With the high-school volleyball season on the horizon, Greenbrier coach Debbie Born had a problem on her hands. So did Lakeside coach Kevin Williams.
Both teams began tryouts last week, and each coach had to make a final cut. That basically meant telling some players, "Better luck next time."
Born says it's a tough job to cut players, but that beats the alternative - in 1996, Greenbrier's inaugural season, only four players came out for the squad, and Born was forced to recruit players to fill out the Lady Wolfpack roster.
Last week 31 players tried out for the junior-varsity and varsity teams at Greenbrier. "It's a very nice change," Born said.
Lakeside's tryouts featured 31 girls, an increase from last year. With the greater numbers, Williams has noticed a different attitude.
"The first year I coached, there wasn't much interest," said Williams, who coached the junior-varsity team the past three seasons and is in his first year as varsity coach. "It was more of a social-type sport. Now I'm seeing more athletes moving toward volleyball. As people find out about it, and with club volleyball, there's been more interest."
The volleyball surge can be partly attributed to recent performances. Everybody wants to play for a winner, a description which fits Greenbrier and Lakeside.
The Lady Wolfpack has claimed two area titles in the past three seasons, and Lakeside knocked off its county rival to claim its first area crown last fall. Greenbrier cruised to the final four in the 2002 Class AAAA state playoffs, while Lakeside advanced to the elite eight.
"Our success has definitely helped us, just getting our name out," Born said. "We have a few more players every year. It used to be that the girls who got cut from the softball team would come out for volleyball. That's not the case now. Girls are deciding to play volleyball at an earlier age, and they are starting to put a lot of time into it."
The other prep volleyball programs in Columbia County also are gaining momentum.
Kevin Williams, the new Lakeside volleyball coach, takes notes during recent team tryouts.
Photo by Jim Blaylock
The Augusta Preparatory Day School varsity placed second in the 2002 Georgia Independent School Association state tournament, and this fall Augusta Christian Schools has started a volleyball program. Harlem High School is coming off two solid seasons, and the Evans High School Lady Knights won their first region volleyball title last year.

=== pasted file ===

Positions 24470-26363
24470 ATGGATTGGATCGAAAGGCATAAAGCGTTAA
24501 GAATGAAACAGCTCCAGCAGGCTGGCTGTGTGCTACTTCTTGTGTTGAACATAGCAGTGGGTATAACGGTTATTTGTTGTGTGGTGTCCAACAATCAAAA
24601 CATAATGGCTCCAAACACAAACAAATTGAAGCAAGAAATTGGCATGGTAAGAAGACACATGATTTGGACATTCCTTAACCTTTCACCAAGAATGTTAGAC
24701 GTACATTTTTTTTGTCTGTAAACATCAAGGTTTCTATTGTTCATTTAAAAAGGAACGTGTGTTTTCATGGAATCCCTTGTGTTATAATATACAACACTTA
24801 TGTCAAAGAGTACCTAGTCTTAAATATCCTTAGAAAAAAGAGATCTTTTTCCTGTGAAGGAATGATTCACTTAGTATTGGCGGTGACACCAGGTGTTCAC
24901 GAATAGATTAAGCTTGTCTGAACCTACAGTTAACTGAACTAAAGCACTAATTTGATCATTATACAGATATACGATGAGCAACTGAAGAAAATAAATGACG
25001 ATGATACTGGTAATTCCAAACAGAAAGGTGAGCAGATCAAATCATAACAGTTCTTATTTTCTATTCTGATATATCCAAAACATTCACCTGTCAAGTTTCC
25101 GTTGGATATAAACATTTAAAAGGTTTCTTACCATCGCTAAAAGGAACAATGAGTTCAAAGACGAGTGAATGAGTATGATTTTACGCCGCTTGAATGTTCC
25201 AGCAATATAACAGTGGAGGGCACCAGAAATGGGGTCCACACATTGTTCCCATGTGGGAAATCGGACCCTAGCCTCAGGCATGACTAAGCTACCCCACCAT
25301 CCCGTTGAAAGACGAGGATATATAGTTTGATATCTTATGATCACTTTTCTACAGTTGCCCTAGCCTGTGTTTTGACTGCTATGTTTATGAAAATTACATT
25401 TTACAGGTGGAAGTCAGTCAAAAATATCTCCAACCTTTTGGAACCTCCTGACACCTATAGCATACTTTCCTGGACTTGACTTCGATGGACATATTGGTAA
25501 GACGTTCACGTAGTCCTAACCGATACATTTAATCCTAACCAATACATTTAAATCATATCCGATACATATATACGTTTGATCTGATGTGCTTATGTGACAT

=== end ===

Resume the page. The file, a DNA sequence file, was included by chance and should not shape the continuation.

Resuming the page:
Besides hoisting trophies, there's another reason athletes are drawn to the court - there's no sunlight inside a gym.
"I think some of them may be choosing volleyball over softball because of the heat," Williams says. "A lot of the girls don't want to be out in the 100-degree heat."
That's not to say Greenbrier and Lakeside players aren't working up a sweat. The teams are preparing for a season-opening jamboree at Cross Creek High School on Saturday, and the Lady Panthers officially start the 2003 season with a match at Evans High School on Tuesday. Greenbrier begins the season next Thursday with a tri-match at Cross Creek.
Setting goals for the upcoming campaign is an essential part of the preseason workouts.
For Williams, the task is to continue the winning tradition established by Kerri Smith, the only other coach in Lakeside volleyball history. She stepped aside after eight years with the team to tend to a growing family, and Williams is ready to step in and lead the Lady Panthers.
"We've already talked some about our goals. When we get everyone together, we'll talk more about what we want to accomplish individually and as a team," Williams said. "I think we have a good mix of girls. Hopefully we'll play up to our potential."
Lakeside returns four key players from last year's championship team: Diana Amick, Kim Peters, Natasha Reynolds and Dana Tyler.
Greenbrier has to replace Area 2-AAAA player of the year Laura Schmidt, who graduated and moved to college volleyball. Of course, the Lady Pack had to fill the void of departing area players of the year the past two seasons (Sarah Smith in 2000 and Lindsey Sutherland in 2001), and the team never missed a beat.
"It seems like we pull it through and go further every year," Born said. "Our goal this season is to get back in the top five at state."
Greenbrier's Jennifer Wells is back for her senior season, and provides power at the net. A core group of experienced Lady Pack returnees will be complemented by the addition of Melissa Lewis, an Evans High School transfer.
But even as the volleyball boom has built expectations for the local teams, Born still sees room for improvement.
"Most of our players pretty much start from scratch in the ninth grade," Born said. "What we really need are ninth-grade teams and middle-school volleyball programs. The interest is there."
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